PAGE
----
Maggie: I want to talk about depression today. Is that okay?
John: Sure. But is there a specific reason this topic has come up?
Maggie: Are you asking if I am depressed?
John: A little bit. Just wondering if this is a personal topic or a topic relating to your friends?
Maggie: It may be a little personal, especially because of the coronavirus. But mostly I am worried about someone else. She is going through a very difficult time right now and is really depressed.
John: What are you worried about? Can you give me some specifics?
Maggie: She is lonely, really lonely, right now. She told me that she doesn’t have any friends and, even worse, the people she is forced to deal with every day are happy that she is struggling.
John: That’s Schadenfreude. It’s a German word and it refers to the pleasure people take when misfortune happens to someone else, and it’s the worst kind of evil!
Maggie: I am going to need a little more explanation.
John: Schadenfreude happens a lot in schools and workplaces where fellow-students and colleagues actually want others to struggle and fail. And what is even sicker is that these people experience joy over their colleague’s misfortune because they actually think it makes them look better.
Maggie: That is exactly what my friend is dealing with. Exactly! She gets beat up every day by the people around her.
John: Physical abuse? Or verbal?
Maggie: Not physical, verbal. A couple of the people she works with verbally beat on her. I have seen it. They just keep taking shots at her. Again and again and again. But the others just sit back and watch, taking pleasure in the abuse.
John: Abusers are bad enough, but at least they are acting out in the open. People with Schadenfreude are worse. They hide their abusiveness behind a mask of friendliness while taking joy in another’s pain.
How is your friend dealing with it?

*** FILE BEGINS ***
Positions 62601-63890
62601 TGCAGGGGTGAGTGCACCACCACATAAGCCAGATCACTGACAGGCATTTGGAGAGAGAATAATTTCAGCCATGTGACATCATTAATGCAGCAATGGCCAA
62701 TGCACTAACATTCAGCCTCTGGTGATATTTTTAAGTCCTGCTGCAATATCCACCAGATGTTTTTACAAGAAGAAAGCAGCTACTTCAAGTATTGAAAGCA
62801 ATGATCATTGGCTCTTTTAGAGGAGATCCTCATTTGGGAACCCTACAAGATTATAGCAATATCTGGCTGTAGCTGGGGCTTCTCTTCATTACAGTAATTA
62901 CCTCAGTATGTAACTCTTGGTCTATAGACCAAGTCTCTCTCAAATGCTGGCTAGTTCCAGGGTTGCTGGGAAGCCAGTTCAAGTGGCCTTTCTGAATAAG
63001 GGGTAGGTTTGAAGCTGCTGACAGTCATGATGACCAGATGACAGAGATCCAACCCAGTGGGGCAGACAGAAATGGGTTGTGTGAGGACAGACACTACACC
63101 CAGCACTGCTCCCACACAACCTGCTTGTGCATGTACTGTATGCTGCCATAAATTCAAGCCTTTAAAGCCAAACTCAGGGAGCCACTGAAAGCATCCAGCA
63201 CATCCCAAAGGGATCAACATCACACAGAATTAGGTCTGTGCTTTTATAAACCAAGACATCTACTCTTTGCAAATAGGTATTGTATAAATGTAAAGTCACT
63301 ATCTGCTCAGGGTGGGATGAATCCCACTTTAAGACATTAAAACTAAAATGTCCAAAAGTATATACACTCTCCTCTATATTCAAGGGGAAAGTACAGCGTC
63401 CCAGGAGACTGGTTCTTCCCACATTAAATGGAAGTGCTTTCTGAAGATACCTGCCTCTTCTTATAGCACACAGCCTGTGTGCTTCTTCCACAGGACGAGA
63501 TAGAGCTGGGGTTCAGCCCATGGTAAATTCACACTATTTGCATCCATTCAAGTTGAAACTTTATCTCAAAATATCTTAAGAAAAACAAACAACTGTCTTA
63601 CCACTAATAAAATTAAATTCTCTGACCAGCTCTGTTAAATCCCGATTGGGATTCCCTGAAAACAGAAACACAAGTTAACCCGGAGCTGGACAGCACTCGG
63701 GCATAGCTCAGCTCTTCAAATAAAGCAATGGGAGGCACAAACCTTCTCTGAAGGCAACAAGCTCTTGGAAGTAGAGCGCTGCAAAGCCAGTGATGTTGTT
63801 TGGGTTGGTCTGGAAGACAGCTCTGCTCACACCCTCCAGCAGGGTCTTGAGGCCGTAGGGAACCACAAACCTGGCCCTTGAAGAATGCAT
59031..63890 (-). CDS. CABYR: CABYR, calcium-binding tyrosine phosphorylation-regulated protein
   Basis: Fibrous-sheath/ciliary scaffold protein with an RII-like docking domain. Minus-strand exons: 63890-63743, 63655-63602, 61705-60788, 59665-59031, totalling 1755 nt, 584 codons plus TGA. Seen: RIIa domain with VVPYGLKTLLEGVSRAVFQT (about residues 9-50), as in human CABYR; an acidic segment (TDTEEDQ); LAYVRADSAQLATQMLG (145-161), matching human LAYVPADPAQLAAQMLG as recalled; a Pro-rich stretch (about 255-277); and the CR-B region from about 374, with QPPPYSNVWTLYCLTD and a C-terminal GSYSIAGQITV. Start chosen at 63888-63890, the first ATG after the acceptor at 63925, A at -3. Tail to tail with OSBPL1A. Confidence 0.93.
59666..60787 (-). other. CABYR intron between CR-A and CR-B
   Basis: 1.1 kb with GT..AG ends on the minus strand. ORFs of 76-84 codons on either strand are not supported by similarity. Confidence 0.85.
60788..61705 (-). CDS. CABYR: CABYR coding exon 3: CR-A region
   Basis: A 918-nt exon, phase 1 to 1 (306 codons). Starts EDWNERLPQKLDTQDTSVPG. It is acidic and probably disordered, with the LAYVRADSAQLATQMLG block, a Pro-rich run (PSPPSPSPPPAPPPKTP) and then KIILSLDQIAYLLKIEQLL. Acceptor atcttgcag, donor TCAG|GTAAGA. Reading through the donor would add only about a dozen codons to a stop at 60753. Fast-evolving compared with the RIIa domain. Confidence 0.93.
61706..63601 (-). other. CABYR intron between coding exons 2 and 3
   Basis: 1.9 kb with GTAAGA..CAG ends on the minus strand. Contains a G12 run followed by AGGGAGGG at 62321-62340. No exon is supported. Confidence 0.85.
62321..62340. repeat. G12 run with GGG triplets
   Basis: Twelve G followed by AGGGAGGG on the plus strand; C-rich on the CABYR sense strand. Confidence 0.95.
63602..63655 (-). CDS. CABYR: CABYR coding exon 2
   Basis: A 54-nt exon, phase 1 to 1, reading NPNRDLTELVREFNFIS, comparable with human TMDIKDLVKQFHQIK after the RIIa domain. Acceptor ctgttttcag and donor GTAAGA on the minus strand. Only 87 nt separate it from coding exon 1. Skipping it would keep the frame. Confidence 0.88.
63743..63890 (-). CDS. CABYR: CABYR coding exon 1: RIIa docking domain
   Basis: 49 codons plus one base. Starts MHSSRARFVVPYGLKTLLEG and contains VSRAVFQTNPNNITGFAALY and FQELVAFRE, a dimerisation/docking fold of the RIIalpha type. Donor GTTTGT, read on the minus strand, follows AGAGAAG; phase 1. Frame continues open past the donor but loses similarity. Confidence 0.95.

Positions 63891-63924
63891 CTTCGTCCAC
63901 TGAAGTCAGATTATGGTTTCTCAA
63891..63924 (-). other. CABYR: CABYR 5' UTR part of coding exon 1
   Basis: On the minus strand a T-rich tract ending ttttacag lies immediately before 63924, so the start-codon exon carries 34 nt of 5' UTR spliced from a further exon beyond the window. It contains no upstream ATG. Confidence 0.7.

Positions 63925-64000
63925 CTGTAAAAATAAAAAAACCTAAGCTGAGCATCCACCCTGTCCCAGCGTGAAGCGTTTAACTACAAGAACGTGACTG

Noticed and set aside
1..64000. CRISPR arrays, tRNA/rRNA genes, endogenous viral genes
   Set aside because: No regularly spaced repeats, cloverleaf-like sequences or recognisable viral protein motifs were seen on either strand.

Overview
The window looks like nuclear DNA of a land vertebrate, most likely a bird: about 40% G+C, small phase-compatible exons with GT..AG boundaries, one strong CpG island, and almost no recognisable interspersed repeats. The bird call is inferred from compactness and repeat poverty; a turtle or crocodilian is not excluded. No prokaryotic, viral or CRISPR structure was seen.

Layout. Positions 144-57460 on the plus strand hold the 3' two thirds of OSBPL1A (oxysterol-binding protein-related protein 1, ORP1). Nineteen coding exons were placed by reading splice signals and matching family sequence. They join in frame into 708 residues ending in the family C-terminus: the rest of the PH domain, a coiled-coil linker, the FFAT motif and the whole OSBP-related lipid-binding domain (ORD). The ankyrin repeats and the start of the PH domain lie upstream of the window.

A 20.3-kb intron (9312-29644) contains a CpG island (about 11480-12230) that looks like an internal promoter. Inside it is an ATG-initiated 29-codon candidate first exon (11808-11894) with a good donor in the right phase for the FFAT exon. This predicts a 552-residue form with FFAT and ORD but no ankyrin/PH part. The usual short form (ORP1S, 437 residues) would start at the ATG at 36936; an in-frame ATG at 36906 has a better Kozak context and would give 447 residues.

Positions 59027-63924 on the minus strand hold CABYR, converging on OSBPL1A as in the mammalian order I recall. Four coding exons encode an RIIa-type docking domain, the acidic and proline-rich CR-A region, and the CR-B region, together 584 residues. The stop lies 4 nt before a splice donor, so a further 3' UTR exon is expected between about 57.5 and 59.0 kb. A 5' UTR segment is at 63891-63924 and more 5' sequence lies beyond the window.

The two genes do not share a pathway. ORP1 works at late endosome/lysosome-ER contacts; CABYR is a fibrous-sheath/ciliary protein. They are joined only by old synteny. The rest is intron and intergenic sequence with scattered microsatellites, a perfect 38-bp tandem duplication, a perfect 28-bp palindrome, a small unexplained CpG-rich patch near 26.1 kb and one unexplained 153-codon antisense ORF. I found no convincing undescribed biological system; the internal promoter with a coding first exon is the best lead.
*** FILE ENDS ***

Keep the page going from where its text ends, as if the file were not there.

Maggie: She quoted a poem to me a few days ago. It went like this:
“You have taken from me my closest friends
and have made me repulsive to them. . . .
You have taken my companions and loved ones from me;
the darkness is my only friend.”
John: Wow, that is a really sad poem.
Maggie: It’s in the Christian scriptures, if you can believe that.
She is so depressed it is hard to watch. It’s like she has been beat upon so much that she struggles to get out of bed each day. She told me today that she has sunk to the place where even one little positive connection, one little text saying something nice, can keep her going through the rest of the day, and she can’t even get that.
John: Depression can be challenging to overcome.
Maggie: I read that it affects one in six Americans, but it is especially bad when it hits young adults.
John: Why do you say that?
Maggie: Because depression is a leading cause of suicide among young people like me, and suicide is the second leading cause of death among us.
And did you know that young women like me are twice as likely to be depressed?
John: I did know that and it makes me sad. And bit worried.
Maggie: Why worried?
John: Because I worry about you, but also about all young people. We are going through tough times in the world right now. So I worry.
Maggie: What I want to know is how to help people who are depressed, like my friend.
I never know what to say. And I worry that I am going to say something to make the depression worse. So I usually just avoid the topic, or even my friend. But I don’t want to do that any more. I want to help.
John: I love your compassion.
This is an important topic. So let me think about it for a few minutes before we start.
Maggie: Okay. I will wait over here. (Waiting patiently…)
John: All right, I am ready. I think we should break this down into dos and don’ts to provide some organization to the discussion. Does that work for you?
Maggie: Let’s talk about the don’ts first, okay? Then the dos?
The FIRST DON’T is don’t avoid a depressed person.
Depression is often coupled with and compounded by extreme loneliness, just like with your friend. And being with a depressed person can help her or him.
Maggie: Do you mean like hanging out?
John: Presencing can take many forms. Being physically present is the best option, obviously. But you can call, text, or chat online. You are only limited by your imagination. Remember what your friend said, “Even a single text could brighten her day.”
Maggie: Presencing? Is that a word?
John: It is now!